“And he said he would get back to me. And I think about a week later or a number of days, a week later, he contacted me by phone at the Garda station, and he asked me for the fax number, and he faxed me down information in relation to some of the phone calls. He did say that he was unable to get incoming calls, and was only able to get outgoing calls from some of the numbers”.
The fax from Nyhan to O’Toole no longer exists. Since O’Toole did not intend to use it in evidence, and he “wasn’t that happy about the manner in which I obtained it and I didn’t want to hold on to it’ he and another officer ‘decided it be destroyed, and I destroyed that information”.
Detective Inspector Patrick Nyhan was not called to give evidence at the tribunal, but he was interviewed by tribunal investigator Michael Finn on 5 October 2004, four days after O’Toole gave his evidence.
Nyhan said he asked O’Toole if an official application had been made, and was assured it had. He took down the details, and went to see his chief superintendent Michael Dif ey to “give it a push”, but Diffley was not in his office when he called in. The 1993 Act required that any request for telephone data should come from a chief superintendent, and Diffley was the designated liaison with Telecom Éireann at the time.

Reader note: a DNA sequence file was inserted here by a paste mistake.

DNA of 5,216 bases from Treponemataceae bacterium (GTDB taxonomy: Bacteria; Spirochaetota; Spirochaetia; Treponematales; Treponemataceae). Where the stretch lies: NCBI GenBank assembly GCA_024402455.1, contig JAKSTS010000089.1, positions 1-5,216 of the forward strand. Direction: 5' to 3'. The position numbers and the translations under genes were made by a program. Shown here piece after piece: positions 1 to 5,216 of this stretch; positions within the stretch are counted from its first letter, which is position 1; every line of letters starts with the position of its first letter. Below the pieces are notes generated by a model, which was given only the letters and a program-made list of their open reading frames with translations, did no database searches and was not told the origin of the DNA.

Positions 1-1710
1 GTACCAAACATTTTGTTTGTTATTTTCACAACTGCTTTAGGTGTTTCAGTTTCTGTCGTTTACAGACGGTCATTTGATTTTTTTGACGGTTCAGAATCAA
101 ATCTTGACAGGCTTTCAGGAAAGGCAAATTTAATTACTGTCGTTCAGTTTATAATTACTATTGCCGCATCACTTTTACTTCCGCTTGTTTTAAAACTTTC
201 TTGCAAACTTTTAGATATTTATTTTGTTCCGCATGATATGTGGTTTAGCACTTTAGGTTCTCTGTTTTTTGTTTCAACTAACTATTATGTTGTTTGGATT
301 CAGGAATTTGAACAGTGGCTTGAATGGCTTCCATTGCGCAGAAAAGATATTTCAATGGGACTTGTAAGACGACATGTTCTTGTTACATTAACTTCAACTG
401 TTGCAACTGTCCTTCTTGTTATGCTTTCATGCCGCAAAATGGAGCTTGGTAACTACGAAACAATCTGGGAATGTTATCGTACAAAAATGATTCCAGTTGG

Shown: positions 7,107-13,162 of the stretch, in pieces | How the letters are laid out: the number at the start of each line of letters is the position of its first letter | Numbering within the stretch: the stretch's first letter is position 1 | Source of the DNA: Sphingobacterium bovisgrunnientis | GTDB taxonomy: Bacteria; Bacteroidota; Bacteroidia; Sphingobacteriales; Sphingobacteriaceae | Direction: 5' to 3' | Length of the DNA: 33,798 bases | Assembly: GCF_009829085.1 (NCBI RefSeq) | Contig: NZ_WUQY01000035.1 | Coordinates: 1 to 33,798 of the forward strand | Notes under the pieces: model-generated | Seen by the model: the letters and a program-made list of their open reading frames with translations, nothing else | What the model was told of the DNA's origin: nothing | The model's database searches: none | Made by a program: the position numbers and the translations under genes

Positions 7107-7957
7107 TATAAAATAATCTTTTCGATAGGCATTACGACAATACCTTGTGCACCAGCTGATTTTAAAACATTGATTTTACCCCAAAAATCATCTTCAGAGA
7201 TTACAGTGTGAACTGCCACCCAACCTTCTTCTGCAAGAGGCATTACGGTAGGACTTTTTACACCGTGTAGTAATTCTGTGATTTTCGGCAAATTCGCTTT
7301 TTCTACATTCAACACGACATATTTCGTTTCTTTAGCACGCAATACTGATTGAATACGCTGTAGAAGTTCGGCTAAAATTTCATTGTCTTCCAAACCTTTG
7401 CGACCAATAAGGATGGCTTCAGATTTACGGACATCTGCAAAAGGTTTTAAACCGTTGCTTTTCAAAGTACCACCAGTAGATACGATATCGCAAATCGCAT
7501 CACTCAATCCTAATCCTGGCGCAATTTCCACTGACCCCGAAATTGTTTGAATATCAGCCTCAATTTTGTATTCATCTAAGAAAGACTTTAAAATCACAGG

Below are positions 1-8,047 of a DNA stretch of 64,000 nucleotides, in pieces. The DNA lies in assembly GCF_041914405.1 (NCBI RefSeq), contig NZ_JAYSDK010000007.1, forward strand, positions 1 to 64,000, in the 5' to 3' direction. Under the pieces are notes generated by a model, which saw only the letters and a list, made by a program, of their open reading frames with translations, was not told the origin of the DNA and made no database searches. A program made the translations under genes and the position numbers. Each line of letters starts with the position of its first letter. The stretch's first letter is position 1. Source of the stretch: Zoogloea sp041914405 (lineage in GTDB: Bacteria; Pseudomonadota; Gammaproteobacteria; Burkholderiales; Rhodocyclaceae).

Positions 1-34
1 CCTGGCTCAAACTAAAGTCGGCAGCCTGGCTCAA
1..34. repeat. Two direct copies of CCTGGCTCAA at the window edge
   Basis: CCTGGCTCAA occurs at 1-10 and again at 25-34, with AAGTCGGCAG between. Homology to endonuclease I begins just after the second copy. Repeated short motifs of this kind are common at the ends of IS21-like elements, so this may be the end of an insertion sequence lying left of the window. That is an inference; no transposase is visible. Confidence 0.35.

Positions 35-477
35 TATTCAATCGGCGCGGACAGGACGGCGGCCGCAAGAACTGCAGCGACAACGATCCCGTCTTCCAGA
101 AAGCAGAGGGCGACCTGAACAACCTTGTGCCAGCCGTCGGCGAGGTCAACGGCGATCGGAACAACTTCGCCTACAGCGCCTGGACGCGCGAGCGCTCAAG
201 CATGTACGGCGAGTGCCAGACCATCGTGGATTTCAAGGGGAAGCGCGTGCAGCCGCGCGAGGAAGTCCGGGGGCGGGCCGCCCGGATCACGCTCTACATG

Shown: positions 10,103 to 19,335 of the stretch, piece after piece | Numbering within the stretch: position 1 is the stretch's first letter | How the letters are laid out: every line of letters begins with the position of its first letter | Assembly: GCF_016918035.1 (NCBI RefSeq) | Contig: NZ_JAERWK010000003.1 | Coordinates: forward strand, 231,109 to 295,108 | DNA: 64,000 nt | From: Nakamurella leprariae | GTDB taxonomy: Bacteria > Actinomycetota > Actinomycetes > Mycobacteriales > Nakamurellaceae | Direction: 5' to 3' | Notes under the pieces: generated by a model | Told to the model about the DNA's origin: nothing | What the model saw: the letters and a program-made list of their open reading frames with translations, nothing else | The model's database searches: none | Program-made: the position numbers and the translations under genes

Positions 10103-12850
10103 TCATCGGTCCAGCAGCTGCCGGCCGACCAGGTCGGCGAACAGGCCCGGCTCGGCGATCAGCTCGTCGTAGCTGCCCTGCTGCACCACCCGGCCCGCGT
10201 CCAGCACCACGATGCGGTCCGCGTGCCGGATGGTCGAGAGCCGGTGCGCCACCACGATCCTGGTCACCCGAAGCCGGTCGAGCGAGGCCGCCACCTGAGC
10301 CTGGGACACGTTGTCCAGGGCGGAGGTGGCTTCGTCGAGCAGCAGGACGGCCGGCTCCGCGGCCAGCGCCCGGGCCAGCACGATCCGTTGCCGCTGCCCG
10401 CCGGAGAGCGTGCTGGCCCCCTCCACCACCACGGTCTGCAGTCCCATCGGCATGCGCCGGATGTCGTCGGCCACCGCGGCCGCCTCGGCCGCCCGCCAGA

Nyhan called the GPO Investigation Branch. He spoke to “a fellow who was very helpful”, though he could not recall his name. A week or so later, he received an envelope with a compliment slip through the internal mail system and inside it was “a number of sheets with details of telephone calls”.
Nyhan then faxed the sheets to Letterkenny. He said this was the only time he had ever contacted the Investigation Unit looking for telephone records.
The word “illegal” is never used in the Morris report to refer to the O’Toole/Nyhan search for phone records. Neither is “unofficial” or “irregular”, both words used at tribunal hearings by barristers as they danced around what O’Toole and Nyhan had done. O’Toole’s own barrister merely referred to “procuring telephone records…through a fast track channel”.
The strongest criticism of the operation came from Donegal solicitor Paudge Dorrian who, while questioning O’Toole on behalf of Sergeant John White, said the records were “illegally and improperly obtained”. In his report Justice Morris described the incident as an “informal enquiry”. The “fellow who was very helpful” in the GPO was never identified.